Is sustainable palm oil a scam? What rorts lie behind South-East Asia’s annual haze – fest? Who cares anyway? And what links if any to Australia?
Get out your festival gear. It’s time for the South-East Asia’s annual haze again (1) – the annual ritual sacrifice of regional accountability, national common sense and any credibility for CSR statements by all the big palm oil companies. Last year although regional governments were quick to deny this (3) it was estimated that 100,000 deaths were caused annually by the haze (2). Greenpeace thus referred to the ‘killer haze’ on the basis of several independent University reports about this. Another report achieved apparently reliable estimates that related fires in 2015 caused over US$16 billion in damages. At this time when the smoke gets up students are often kept home from school (and sometimes work offices also shut down) in KL, Singapore and/or Jakarta. Although the haze has been happening annually for decades it’s only in the last few years that the big city middle classes in the region have put enormous pressure on governments to act. Much talk happens (as it did several years ago when I was commissioned to assist with an ASEAN proposal to ‘stop the haze’ – see below) but generally little action. Indonesia’s Jokowi seemed to sincerely give commitments to fix the problem last week but he probably does not quite realize what he is up against in the form of big corporations and other vested interests who don’t seem to ever change (4). Likewise, Singapore politicians similarly posture until they remember that their own vested interests (e.g. the biggest PO company Wilmar is based in Sg) are as much if not more behind the problem than Indonesian companies. Hey, but you never know, this year could be different (not)!
For those who are not aware about the haze (go to link 5 below for an introductory overview) it especially relates to the peatland (as well as ex-rainforest) areas of Sumatra and Borneo where local people are often pushed off their land (given away as concessions) and/or their labor exploited – with vested interests trying to convert these areas so palm oil can be grown on an extensive mono-cultural scale (i.e. the carbon-intensive peatland areas are not normally conducive to palm oil plantations until they is removed by fire or related means). In other words, the palm oil companies all claim the fires have nothing to do with them and everyone knows that this is not really the case – that behind the scenes they typically have indirect and often direct responsibility for the haze as they do with related acceleration of carbon emissions, environmental degradation and related social/national costs far in excess of selective corporate profits. The classic case was Wilmar who helped to destroy any confidence by Norway in its REDD scheme to help save vulnerable rainforest and peatland areas (this was apparently after Wilmar was reported to have secretly sanctioned bull-dozers the very next day to knock down the very trees that Norway had just given big money to Indonesia to save). A related Greenpeace report on Wilmar was appropriatetly named the ‘the great palm oil scandal’ (along with similar reports on the haze and about the role of Western supply chain companies which have a more pivotal role in the palm oil industry than is generally acknowledged or realised) (6 – and see also 7 and 8).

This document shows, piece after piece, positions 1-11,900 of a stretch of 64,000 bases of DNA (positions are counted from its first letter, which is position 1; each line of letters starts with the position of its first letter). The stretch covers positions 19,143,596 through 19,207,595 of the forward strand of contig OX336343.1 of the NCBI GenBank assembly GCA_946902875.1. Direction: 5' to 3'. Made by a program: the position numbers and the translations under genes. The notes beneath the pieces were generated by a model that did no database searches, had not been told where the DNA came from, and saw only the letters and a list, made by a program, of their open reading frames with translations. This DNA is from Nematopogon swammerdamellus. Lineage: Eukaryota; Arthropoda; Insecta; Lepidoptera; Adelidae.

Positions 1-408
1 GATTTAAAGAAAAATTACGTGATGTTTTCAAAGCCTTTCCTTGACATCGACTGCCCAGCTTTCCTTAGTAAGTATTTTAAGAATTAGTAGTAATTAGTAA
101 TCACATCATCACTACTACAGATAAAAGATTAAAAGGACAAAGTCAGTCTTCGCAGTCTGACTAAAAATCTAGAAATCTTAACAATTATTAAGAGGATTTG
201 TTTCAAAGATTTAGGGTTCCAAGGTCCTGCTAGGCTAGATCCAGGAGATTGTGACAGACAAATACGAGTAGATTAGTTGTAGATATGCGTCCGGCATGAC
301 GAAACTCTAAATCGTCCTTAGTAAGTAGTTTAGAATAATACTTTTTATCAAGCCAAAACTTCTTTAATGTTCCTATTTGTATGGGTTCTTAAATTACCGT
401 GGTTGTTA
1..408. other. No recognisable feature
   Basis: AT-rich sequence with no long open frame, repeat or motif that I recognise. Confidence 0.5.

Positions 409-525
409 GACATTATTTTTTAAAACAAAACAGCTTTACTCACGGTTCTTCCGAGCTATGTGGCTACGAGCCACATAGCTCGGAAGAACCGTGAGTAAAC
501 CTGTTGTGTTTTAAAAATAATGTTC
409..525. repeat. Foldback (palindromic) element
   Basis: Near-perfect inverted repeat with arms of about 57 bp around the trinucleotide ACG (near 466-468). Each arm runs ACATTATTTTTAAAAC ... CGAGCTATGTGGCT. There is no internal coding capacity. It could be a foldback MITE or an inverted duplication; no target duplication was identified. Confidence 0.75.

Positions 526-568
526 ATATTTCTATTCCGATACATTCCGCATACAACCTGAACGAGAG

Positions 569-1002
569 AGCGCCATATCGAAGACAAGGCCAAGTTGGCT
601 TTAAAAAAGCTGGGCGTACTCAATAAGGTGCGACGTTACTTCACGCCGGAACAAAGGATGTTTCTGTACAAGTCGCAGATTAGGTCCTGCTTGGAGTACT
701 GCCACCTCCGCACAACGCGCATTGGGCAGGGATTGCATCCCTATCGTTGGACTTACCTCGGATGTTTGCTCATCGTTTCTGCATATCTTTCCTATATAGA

After helping to set up a sustainable policy studies centre at a KL university some years, I later got invited to attend a CSR day by Malaysia’s biggest palm oil company Sime Darby – who just happened to be the Chair of the Roundtable on Sustainable Palm Oil which claims to ensure that the industry really does practice ‘sustainable palm oil’. When we were told the story of how they flew a plane-load of journalists to Sumatra to prove that none of the fires were on their land, I couldn’t help myself and pointed out that ‘no-one really believes you… but if you are serious then I am collaborating with Finnish company Arbonaut on a sure-fire framework to “stop the haze”. After stunned silence followed by a quiet chat in the lunch break, I was invited by the head of sustainability for Sime Darby (the one who chaired the Roundtable) to develop our proposal further for them – which coincided several months later with the ASEAN agreement that the haze must be stopped. You can read the written report below (9) about the ‘successful’ presentation which saw us invited to work with the Global Environment Centre on a model to be adopted by regional governments. But of course, as we soon found out, whilst some of the Sime Darby sustainability people were genuine and committed, they were always going to be over-ruled by other forces so that nothing happened and promised sponsorships and actions never materialized. Undertaking further research I found various references to Sime Darby’s extensive complicity in ‘non-sustainable’ practices. This included how a recent Sime Darby CEO was up on serious corruption charges for having been behind the crony sell-off of prime land in Sarawak (10 & 11) – under the dubious influence of Governor Taib, long regarded as the epicenter of (or model for?) questionable practices to do with logging, palm oil and related ‘social engineering’ efforts in the region (e.g. 12)